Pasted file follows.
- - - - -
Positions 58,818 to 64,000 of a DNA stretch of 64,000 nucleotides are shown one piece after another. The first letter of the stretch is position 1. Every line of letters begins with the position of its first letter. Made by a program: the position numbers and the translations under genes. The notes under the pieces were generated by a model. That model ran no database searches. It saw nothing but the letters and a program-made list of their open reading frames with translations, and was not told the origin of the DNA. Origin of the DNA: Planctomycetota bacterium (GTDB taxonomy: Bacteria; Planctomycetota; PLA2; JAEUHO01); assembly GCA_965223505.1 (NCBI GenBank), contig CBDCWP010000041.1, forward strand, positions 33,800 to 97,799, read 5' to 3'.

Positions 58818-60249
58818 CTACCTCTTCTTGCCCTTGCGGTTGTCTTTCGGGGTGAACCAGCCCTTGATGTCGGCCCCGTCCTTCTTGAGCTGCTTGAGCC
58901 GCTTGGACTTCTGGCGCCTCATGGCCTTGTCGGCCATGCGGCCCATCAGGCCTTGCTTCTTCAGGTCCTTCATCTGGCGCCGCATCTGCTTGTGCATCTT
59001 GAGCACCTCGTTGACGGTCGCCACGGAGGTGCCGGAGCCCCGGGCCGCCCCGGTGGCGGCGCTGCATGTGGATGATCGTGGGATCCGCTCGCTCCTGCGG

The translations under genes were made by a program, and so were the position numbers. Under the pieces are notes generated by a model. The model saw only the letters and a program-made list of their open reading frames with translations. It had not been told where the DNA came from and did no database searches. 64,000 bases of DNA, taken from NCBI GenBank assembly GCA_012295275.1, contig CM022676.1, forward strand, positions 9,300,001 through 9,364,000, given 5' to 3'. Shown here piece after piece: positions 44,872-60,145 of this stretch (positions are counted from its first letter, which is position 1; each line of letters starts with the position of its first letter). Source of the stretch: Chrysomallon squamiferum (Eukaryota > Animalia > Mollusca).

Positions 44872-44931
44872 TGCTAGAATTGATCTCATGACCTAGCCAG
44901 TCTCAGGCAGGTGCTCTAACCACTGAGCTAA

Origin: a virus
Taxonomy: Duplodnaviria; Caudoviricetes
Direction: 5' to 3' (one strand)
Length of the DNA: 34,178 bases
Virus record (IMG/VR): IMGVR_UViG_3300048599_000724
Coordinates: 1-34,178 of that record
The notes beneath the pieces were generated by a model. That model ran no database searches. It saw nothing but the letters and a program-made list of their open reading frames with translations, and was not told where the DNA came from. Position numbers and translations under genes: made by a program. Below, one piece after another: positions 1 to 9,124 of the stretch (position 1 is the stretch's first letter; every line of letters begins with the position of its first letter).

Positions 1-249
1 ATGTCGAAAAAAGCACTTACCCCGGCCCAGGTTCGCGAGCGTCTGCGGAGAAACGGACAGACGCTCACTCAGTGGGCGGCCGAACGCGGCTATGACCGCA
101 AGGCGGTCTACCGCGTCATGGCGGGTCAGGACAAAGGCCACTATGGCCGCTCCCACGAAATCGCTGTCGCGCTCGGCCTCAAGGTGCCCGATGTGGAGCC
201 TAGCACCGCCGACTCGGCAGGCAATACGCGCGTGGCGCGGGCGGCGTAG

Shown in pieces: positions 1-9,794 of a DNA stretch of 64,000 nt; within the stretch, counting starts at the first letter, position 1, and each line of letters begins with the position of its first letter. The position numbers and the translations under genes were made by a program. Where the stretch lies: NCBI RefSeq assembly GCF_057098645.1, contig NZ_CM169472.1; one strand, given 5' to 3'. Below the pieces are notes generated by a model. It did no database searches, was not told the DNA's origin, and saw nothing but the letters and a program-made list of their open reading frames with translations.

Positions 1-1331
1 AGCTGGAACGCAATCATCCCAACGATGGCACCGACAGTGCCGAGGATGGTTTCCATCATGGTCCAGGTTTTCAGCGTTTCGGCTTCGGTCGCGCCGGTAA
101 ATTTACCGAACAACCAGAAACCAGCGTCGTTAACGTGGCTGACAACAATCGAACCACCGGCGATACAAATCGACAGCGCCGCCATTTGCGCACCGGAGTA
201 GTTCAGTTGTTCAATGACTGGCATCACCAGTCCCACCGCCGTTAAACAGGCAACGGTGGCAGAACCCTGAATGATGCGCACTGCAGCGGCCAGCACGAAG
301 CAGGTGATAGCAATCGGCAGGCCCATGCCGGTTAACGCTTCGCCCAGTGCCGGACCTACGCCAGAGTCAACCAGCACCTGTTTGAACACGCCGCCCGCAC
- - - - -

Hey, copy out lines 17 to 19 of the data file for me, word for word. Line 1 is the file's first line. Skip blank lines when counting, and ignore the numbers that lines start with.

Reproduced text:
Positions 1-249
1 ATGTCGAAAAAAGCACTTACCCCGGCCCAGGTTCGCGAGCGTCTGCGGAGAAACGGACAGACGCTCACTCAGTGGGCGGCCGAACGCGGCTATGACCGCA
101 AGGCGGTCTACCGCGTCATGGCGGGTCAGGACAAAGGCCACTATGGCCGCTCCCACGAAATCGCTGTCGCGCTCGGCCTCAAGGTGCCCGATGTGGAGCC